What Type Of Insurance Do Tennis Centers Need?
The insurance market can be complicated to navigate - and the fact that each business will have unique insurance needs does not make the process any easier.
Factors such as the size of your facility, how many people frequent it, how many employees you have, and the exact scope of your services all influence what kinds of coverage will best protect you.
That is why it is vital to talk through your risk profile with an experienced commercial insurance broker who is well-versed in the needs of sports facilities. Among the kinds of tennis center insurance to look at in in-depth are:
- Commercial Property: Your physical building, outdoor tennis courts, and smaller assets such as computers and lockers can all be damaged, destroyed, or lost in perils like acts of nature, theft, and fires. This type of insurance provides coverage for all of them. By adding business interruption insurance, you will further be compensated for related temporary closures of your facility.
- General Liability: This type of insurance helps you cover legal costs associated with third party bodily injury or property damage claims arising from common scenarios. They would include accidental damage to parked vehicles within your parking space, or a visitor slipping on a wet floor.
- Athletic Participation: Because athletic activities do not fall under commercial general liability insurance, athletic participation insurance is also essential. It covers sports injuries and other catastrophic accidents for which your tennis center could be held responsible.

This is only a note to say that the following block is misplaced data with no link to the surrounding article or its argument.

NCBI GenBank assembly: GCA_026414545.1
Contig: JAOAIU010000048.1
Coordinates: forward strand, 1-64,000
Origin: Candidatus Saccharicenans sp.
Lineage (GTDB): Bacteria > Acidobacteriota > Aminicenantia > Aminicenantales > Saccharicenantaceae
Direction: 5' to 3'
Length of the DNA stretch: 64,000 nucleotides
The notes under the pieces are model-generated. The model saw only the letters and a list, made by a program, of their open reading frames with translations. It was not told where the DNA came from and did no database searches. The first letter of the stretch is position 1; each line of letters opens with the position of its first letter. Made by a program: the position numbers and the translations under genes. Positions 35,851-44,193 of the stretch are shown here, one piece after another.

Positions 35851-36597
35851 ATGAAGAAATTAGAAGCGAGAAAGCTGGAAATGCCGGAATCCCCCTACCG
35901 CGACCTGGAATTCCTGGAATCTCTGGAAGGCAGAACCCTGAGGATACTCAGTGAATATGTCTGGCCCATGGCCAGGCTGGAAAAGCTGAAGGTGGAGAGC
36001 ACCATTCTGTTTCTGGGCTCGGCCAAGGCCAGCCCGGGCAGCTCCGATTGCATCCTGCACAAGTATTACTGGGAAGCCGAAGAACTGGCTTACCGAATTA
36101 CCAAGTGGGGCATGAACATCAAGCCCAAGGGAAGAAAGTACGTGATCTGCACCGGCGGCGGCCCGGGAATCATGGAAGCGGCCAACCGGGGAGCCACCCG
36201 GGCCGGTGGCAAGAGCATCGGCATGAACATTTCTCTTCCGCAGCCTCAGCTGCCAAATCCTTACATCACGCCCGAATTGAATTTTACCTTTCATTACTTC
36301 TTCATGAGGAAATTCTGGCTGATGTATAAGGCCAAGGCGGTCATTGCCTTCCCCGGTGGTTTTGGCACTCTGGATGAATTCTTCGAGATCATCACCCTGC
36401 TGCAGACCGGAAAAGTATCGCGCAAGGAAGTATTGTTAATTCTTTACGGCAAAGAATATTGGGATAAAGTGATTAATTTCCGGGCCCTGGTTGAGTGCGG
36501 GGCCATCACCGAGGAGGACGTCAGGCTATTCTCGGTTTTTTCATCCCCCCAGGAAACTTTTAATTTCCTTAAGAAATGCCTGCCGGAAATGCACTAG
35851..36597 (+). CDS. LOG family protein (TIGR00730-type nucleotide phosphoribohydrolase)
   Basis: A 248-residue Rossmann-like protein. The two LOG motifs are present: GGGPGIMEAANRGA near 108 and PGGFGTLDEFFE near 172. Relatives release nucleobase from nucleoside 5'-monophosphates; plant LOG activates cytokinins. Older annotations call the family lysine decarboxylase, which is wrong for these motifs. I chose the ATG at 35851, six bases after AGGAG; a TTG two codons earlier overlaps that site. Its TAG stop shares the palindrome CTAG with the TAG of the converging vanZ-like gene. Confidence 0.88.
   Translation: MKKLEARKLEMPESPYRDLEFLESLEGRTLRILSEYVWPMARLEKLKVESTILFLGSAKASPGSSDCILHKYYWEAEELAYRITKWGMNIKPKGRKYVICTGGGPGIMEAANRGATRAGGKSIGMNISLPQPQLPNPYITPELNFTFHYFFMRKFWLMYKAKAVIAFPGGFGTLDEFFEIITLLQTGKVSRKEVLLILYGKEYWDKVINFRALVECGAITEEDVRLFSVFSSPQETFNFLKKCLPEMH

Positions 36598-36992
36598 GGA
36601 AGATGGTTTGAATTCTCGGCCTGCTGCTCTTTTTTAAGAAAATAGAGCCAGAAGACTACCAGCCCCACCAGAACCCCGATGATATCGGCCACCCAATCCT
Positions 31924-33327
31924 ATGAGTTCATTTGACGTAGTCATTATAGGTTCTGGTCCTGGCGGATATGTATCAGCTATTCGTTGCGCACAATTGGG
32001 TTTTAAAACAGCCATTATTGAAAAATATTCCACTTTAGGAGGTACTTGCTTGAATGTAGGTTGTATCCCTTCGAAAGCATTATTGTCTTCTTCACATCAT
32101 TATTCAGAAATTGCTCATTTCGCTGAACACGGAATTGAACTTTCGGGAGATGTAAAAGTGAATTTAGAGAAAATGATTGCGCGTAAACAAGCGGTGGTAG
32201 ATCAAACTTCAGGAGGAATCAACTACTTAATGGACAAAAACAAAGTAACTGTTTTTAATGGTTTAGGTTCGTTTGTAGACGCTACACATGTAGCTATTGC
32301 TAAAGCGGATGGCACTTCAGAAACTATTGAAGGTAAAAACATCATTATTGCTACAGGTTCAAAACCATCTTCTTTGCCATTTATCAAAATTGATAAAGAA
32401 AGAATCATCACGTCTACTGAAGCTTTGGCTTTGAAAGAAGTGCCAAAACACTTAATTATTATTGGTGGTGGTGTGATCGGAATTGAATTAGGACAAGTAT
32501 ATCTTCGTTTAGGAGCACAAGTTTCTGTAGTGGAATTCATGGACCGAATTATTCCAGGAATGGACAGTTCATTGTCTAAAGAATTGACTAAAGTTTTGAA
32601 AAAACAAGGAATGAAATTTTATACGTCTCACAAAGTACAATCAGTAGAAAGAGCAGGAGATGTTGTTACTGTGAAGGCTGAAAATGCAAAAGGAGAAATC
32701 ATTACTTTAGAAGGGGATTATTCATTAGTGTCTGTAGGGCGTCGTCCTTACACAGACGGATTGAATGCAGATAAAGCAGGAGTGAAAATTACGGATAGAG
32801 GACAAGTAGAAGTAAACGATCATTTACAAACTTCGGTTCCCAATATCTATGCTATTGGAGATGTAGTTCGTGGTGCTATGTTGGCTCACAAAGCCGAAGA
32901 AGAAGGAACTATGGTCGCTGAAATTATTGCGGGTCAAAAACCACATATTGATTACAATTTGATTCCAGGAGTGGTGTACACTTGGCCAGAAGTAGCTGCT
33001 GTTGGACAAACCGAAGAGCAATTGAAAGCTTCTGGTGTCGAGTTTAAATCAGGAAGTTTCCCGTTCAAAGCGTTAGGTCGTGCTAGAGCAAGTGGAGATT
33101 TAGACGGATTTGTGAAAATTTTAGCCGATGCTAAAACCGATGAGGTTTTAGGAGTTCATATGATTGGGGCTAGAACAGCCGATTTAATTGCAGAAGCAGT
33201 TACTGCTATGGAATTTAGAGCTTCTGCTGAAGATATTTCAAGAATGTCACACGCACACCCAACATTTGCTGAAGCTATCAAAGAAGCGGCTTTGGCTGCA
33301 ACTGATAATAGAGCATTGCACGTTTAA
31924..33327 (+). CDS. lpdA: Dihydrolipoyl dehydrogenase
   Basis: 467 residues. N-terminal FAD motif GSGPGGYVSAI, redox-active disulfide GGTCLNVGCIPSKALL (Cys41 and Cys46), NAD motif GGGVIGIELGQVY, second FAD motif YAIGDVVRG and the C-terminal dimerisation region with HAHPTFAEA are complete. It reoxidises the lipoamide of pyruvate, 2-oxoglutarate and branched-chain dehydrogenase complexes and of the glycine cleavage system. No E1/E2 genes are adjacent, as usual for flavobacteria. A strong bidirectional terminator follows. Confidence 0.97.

- Workers' Compensation: This kind of coverage protects you if an employee were to become injured in the workplace, by paying for their medical costs as well as funding any wages they miss out on if they need to take time off due to their injury.
If you own and run a tennis center, you will want to keep in mind that you may also require additional types of coverage, such as commercial auto insurance or equipment breakdown insurance to cover the repair or replacement of, for example, sound and lighting systems.
A commercial insurance broker will be happy to answer questions more specifically pertaining to your individual tennis center insurance needs.
Tennis Center's Risks & Exposures
Premises liability exposure is high due to the number of visitors to the premises and the type of operation. Public and life safety code compliance is very important. Good housekeeping is critical to preventing trips, slips, and falls. Adequate lighting, marked exits, and egress are mandatory. Steps must have handrails, be well-lit, marked, and with good maintenance and repair. Parking areas should be maintained free of snow and ice.
Gym and athletic equipment must be properly maintained and documented. The facility must provide proper support for the patrons, including staff with appropriate first aid training and supplies, lifeguards for the pool areas, and "spotters" for weightlifting, especially with free weights.
Flooring should be well maintained with nonskid surfaces. Because of the large number of customers served, a significant although easily avoided risk is the transmission of diseases. The absence of simple hygienic practices like hand washing and proper cleaning of surfaces with disinfectants may indicate a morale hazard.